This is topic You Are What We Say You Are in forum Fragments and Feedback for Short Works at Hatrack River Writers Workshop.

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Posted by boldfine (Member # 10961) on :
Fragment of a story I wrote a while back. Not SF. Sorry. But still have hope for this one. Apologies for the naughty word (it is censored).


I found out that the Atwood Lounge had burnt down earlier that day by listening in on my father and his friends as they sat around the kitchen table bull****ting and polishing off a twelve pack of Lowenbrau.  The Atwood Lounge was where Janelle Spencer lived.  Janelle was considered to be the poorest kid in school.  Her cousin Melanie was a close second.   

Janelle was made fun of, but I wasn’t sure if she knew the actual reason behind the attacks.  Kids called her ugly, told her that she smelled, and made fun of her clothes.  Was I so dumb as to assume she was too dumb to know? The insults stemmed from the fact that she was born into one family and not another:  a family that edged out the competition. Competition such as Randy Jacobs, who was believed to be so poor that his

Revision follows:

As I laid stretched out on the living room carpet that night, I learnt of the fire. My eyes were fixed to the television but my ears were tuned into what was taking place in the kitchen, which was basically the same room except with linoleum (that same year a classmate referred to my family’s home as a shack). My father and his friends were seated around the kitchen table bull****ting as they proceeded to polish off a twelve pack of Lowenbrau.
“They say it was the sons.  They were messing around with matches,” Ronnie reported.
“I wonder what that poor sap Fred’s gonna do?” Pat said.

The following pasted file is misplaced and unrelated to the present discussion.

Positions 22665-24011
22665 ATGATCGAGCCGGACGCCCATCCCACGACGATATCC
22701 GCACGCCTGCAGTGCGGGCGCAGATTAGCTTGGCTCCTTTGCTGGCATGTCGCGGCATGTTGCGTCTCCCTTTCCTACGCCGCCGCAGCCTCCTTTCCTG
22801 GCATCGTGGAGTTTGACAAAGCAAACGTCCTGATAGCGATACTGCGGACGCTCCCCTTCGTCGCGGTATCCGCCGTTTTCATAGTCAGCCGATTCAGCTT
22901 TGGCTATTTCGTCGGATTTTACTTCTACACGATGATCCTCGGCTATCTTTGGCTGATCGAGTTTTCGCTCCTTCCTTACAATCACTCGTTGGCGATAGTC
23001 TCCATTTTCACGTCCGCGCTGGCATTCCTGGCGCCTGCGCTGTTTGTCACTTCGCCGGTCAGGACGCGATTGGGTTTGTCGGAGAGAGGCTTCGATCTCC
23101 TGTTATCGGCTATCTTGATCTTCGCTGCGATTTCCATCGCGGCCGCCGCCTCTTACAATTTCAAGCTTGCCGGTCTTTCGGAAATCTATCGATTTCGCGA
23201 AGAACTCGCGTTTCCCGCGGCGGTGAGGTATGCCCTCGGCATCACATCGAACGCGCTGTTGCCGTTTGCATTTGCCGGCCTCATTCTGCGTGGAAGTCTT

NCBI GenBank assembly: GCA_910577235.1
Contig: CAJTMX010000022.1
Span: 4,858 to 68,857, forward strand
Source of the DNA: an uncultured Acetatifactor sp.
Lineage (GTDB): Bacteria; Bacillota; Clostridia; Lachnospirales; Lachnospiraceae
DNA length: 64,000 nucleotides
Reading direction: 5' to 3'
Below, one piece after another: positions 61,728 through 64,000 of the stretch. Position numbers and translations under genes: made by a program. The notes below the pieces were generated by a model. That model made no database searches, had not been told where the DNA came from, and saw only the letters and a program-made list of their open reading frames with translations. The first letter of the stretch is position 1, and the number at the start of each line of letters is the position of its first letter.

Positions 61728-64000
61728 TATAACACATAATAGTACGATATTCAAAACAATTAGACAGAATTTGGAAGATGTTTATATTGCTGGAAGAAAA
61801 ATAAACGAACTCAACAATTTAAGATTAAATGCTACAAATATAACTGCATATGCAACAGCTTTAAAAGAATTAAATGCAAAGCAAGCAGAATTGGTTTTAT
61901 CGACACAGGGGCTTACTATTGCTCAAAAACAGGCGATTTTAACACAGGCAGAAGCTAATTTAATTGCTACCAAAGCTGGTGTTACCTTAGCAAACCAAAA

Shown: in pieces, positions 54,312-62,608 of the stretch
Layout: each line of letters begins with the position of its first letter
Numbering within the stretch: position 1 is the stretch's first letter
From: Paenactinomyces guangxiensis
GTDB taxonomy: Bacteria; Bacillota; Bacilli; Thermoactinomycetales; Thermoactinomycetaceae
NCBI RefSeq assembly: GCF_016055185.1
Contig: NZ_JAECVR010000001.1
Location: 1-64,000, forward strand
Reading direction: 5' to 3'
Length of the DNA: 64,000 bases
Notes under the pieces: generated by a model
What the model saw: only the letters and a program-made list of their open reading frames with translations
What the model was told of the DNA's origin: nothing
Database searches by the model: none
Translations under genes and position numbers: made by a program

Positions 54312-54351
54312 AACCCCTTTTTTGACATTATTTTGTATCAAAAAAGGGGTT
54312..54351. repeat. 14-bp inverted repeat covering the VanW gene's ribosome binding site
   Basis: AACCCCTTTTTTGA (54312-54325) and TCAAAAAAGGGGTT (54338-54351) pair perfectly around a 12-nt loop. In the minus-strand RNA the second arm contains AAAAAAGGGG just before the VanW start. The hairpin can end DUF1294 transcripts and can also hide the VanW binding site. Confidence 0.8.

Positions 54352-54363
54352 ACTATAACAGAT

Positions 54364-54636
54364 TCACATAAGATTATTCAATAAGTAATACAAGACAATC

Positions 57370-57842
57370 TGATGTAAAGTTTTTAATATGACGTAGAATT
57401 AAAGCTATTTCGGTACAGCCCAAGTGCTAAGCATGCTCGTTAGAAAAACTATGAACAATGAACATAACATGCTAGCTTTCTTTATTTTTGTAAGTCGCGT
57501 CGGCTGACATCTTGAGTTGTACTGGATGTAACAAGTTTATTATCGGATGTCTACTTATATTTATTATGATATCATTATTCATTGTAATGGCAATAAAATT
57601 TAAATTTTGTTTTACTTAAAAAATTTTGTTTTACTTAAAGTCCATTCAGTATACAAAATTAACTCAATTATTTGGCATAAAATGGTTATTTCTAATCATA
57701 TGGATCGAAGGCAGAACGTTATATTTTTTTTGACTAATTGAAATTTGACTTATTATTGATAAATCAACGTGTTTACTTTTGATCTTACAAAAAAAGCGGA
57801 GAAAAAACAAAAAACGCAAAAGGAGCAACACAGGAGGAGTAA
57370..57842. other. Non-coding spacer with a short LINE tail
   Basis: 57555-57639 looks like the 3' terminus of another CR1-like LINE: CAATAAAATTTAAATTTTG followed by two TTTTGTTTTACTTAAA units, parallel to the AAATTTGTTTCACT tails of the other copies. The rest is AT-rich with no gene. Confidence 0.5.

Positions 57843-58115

“He’ll just bartend somewhere else.  There’s no lack of dives in this rattrap.  That or he’ll just go back to mooching off his

[ July 16, 2018, 08:37 AM: Message edited by: boldfine ]
Posted by extrinsic (Member # 8019) on :
An individual ruminates about who is the poorest person known to the individual.

Narrative point of view:
First person singular
Simple past tense
Indicative mood
Detached narrator (little, if any, narrator access to others' thoughts)

Tone: Emotionally neutral, everyday, routine conversational attitude, gossipy

A specimen shape, from Jerome Stern's Writing Shapely Fiction. A specimen shape is of a narrator objective observes a specimen subject and reveals as much, if not more, about the observer than as the subject.

The fragment is pure summary tell. Scene mode's explicated show is prose's stronger suit and by far most reader preferred. The first sentence summarizes a full scene, unrealized, itself could be several hundred or more words.

No setting detail, no persona interaction, some summaries of events, of a non-causal sequential nature, lacks antagonal and tensional natures, too.

The title implies what the story is truly, really about; the fragment somewhat parallels the title's "What We Say You Are" . . . poor, though not a satire or irony congruent opposite argument in contention of what poverty's significance and circumstance are about.

Silent Generation everyday folk -- Great Depression and World War II era children -- didn't know their childhoods thrived in poverty, for example, until they were told, when they were adults, that they were poor. By then, their childhood financial status was irrelevant to their adult well-being. A matter of relativity: high-status, rich, inclusive family lives lived with little money.

Boomer Generation's children, and later, weren't insulated from financial status stratification.

If the fragment were more so scene mode and -- and -- entailed stronger, clearer intimations of class warfare strife and coping mechanisms thereof, I'd be, hopefully, hopelessly engaged. As is, I am disinclined to read further as an engaged reader.

Craft and grammar considerations: